*type-level constructor*which generates a type based on its argument(s).Maybe :: * -> * [] :: * -> * (->) :: * -> * -> *

The kind of type operators describes the amount of type arguments required to produce a type. For instance,

`Maybe`

is waiting for a single type, so`Maybe Bool :: *`

produces a type for optional boolean values. Similarly,`(->) a b :: *`

produces the type of functions going from`a`

to`b`

.Revisiting monad transformers, we have that

StateT :: * -> (* -> *) -> * -> *

Observe that the second kind argument is a type constructor, i.e., the monad to apply the transformer.

Kinds take us one level up in the organization of Haskell's abstractions

## Data kinds

To express invariants at the level of types, we would like to talk about

*values as types*.For instance,

(!!) :: m <= n => ...

We are thinking about the values

`m`

and`n`

as types instead.The extension

`DataKinds`

automatically promotes every suitable datatype to be a kind and its constructors to be types/type constructors.Let us take as an example natural numbers

data Nat where Zero :: Nat Suc :: Nat -> Nat

With DataKinds, we have the following kinds and types/type constructors (with no inhabitants but

`undefined`

).

Once we have kinds, we can use them to restrict the types used in a GADT. In our example, we are going to denote the length of a vector with a type-level natural.

data Vector a (n :: Nat) where -- uses KindSignatures Nil :: Vector a Zero (:-) :: a -> Vector a n -> Vector a (Suc n)

Now, we can write

array :: Vector Int (Suc (Suc Zero)) array = 2 :- (1 :- Nil)

Observe that we cannot write an array which length is not properly captured by the types. The following expressions are ill-typed.

array2 :: Vector Int (Suc (Suc Zero)) array2 = (1 :- Nil)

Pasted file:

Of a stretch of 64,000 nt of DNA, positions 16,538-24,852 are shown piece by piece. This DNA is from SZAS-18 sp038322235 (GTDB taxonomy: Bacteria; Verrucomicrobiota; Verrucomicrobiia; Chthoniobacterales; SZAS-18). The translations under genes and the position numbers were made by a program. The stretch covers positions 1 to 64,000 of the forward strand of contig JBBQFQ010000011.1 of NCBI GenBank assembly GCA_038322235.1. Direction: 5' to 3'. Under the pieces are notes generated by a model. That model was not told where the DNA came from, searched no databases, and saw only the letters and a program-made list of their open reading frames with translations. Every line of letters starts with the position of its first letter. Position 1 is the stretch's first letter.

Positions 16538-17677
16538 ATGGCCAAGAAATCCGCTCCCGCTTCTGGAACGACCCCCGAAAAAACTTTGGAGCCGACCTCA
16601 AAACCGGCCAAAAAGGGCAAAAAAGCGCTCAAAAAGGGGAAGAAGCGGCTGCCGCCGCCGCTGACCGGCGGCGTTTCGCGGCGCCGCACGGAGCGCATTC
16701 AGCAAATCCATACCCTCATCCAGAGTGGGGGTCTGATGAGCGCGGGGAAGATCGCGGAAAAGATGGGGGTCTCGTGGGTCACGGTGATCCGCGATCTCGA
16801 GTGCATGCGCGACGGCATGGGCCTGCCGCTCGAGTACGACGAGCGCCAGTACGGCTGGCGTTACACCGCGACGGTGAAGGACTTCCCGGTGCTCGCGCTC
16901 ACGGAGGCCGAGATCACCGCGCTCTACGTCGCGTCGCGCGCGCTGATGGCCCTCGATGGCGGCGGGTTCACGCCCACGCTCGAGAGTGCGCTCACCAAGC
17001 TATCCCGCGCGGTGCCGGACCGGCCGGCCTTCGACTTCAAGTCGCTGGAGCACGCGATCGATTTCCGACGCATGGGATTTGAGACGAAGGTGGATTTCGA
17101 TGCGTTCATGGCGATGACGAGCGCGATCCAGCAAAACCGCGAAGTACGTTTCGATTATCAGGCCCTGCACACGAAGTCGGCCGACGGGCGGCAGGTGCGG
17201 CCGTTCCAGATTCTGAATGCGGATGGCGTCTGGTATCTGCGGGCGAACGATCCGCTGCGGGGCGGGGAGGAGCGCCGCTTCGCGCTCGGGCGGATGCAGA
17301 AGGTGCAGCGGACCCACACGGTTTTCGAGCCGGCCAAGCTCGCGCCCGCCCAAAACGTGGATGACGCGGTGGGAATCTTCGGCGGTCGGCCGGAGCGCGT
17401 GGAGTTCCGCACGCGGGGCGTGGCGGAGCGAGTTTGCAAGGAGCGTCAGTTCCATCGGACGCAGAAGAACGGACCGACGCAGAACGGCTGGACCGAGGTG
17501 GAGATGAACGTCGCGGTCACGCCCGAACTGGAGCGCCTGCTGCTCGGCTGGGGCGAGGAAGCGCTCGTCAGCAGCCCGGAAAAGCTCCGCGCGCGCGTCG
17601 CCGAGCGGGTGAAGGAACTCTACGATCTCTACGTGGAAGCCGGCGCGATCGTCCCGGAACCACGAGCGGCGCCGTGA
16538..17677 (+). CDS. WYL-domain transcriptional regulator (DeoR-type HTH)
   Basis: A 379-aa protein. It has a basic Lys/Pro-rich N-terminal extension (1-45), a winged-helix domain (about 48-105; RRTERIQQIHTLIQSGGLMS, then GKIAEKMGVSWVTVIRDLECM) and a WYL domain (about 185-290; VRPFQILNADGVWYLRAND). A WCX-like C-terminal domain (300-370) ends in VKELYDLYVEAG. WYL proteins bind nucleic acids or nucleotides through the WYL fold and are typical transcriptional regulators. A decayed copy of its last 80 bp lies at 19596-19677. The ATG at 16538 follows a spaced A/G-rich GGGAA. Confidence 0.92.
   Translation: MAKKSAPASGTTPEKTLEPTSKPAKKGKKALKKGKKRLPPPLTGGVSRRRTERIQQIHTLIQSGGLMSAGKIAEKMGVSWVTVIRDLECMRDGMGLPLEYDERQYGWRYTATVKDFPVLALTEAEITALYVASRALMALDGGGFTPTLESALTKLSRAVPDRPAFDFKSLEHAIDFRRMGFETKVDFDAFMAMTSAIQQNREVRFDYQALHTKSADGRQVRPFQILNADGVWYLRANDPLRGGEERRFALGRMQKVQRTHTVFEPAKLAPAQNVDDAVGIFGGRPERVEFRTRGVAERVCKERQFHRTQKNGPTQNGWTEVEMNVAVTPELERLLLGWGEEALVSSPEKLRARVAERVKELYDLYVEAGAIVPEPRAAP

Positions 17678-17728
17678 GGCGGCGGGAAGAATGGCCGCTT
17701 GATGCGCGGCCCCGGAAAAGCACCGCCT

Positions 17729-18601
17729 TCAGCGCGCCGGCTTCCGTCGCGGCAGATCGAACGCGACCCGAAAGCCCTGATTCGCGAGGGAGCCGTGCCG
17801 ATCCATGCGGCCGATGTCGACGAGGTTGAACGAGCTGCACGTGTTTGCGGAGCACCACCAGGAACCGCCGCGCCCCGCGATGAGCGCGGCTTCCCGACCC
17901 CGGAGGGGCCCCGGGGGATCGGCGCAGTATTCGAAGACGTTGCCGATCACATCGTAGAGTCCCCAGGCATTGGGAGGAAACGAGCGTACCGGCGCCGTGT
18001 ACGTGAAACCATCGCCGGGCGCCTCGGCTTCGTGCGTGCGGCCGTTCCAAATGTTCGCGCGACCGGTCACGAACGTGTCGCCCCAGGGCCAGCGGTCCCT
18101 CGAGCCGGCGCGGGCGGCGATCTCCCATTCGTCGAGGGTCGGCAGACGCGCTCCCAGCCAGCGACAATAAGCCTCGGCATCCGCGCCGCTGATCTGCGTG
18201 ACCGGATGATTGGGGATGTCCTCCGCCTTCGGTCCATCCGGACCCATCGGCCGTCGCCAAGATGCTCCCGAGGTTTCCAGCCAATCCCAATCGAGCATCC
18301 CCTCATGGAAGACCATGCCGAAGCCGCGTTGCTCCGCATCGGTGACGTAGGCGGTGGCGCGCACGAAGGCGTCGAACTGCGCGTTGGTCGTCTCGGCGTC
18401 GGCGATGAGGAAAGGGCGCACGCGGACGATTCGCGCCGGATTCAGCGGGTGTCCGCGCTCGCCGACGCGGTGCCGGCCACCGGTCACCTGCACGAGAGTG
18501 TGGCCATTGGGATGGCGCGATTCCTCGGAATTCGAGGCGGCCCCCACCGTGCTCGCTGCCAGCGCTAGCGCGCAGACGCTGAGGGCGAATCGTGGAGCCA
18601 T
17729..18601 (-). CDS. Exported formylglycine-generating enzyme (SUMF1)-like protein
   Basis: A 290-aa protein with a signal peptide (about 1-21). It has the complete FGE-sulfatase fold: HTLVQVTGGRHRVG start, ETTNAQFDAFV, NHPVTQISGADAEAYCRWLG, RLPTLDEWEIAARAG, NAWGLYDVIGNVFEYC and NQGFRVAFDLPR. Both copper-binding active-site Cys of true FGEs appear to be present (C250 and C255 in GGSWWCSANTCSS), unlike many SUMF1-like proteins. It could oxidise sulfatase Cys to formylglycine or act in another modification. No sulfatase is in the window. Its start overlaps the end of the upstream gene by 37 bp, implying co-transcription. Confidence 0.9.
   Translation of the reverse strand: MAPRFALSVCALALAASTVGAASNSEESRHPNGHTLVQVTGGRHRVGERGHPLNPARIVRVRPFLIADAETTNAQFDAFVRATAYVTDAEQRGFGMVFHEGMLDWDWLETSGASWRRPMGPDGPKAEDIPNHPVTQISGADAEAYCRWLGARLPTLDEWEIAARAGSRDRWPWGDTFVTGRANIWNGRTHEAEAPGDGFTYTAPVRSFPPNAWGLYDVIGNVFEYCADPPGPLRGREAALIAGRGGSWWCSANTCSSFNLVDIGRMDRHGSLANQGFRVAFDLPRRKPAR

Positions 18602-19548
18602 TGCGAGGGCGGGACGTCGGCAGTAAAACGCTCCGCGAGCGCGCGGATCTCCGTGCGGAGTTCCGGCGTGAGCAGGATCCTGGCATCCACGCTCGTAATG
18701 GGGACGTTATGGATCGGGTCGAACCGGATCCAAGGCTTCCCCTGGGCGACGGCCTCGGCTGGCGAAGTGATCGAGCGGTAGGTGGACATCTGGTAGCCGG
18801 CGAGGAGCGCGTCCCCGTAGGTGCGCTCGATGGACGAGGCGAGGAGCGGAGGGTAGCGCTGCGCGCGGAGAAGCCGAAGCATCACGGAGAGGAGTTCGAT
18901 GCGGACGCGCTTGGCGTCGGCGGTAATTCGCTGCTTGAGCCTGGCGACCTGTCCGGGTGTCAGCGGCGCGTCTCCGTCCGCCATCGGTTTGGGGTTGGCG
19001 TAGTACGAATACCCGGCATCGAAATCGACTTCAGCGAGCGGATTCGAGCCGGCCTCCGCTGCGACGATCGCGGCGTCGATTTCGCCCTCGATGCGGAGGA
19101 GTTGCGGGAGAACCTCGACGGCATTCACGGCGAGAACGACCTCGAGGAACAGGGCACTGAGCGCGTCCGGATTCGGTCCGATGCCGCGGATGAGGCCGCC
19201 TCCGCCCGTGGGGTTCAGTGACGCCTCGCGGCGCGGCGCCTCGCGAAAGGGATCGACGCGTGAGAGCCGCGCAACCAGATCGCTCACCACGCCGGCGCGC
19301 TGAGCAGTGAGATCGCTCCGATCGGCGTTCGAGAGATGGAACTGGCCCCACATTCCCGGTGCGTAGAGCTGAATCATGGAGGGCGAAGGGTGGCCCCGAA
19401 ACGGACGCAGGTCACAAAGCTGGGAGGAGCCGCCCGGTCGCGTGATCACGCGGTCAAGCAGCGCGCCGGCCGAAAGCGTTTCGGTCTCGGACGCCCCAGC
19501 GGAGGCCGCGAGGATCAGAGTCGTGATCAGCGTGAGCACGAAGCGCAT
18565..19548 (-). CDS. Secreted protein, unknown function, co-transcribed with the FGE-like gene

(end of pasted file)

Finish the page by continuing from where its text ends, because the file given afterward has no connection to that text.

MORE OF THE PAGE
By using the data kind`Nat`

in the GADT, we capture the length of lists in the types!We are going to keep this fact as an

*invariant*for every built vector.

## Type families

What if we need to append two existing arrays? What is the length of the resulting data?

We need to compute its length at the type-level, i.e., at compile time!

append :: Vector n a -> Vector m a -> Vector a ?

Which type should I use? Clearly, it should be the type that represents the "sum" of types

`n`

and`m`

.We would like to compute the length (type) of the resulting array as a function on the types

`n`

and`m`

.append :: Vector n a -> Vector m a -> Vector a (Sum n m)

Function

`Sum`

needs to get evaluated at compile-time!Instead of using

`Sum`

, we can use more fancy notation.append :: Vector n a -> Vector m a -> Vector a (n :+: m)

How can we define such type-level functions?

Type families are type-level functions, which come in two flavors (

*opened*and*closed*)In this course, we are going to use

*closed*typed familiesA type family is closed when all its equations are given in the same module. It is then easier for GHC to manipulate them -- it does not need to assume that its definition might be extended so it can aggressively apply it when encounter one.

Adding type-level natural numbers

type family (n :: Nat) :+: (m :: Nat) :: Nat -- uses TypeOperators, -- TypeFamilies type instance Zero :+: m = m type instance (Suc n) :+: m = Suc (n :+: m)

We can complete the definition for

`append`

as followsappend :: Vector a n -> Vector a m -> Vector a (n :+: m) append (x :- xs) ys = x :- append xs ys append Nil ys = ys

## Data kinds and type-classes

The point of having the

`Vector a n`

as a type is to rule out invalid accesses to its elements at compile time.Recall the example we started with.

> [1,2,3] !! 5 *** Exception: Prelude.(!!): index too large

What should it be the type of

`index`

if used on elements of type`Vector a n`

?In an ideal world, it would be as follows.

index :: LessEq n m => (n :: Nat) -> Vector a (Suc m :: Nat) -> a

(We explain below by

`Suc m`

instead of`m`

.)Unfortunately, this type is not a valid type in Haskell. There are many problems with it.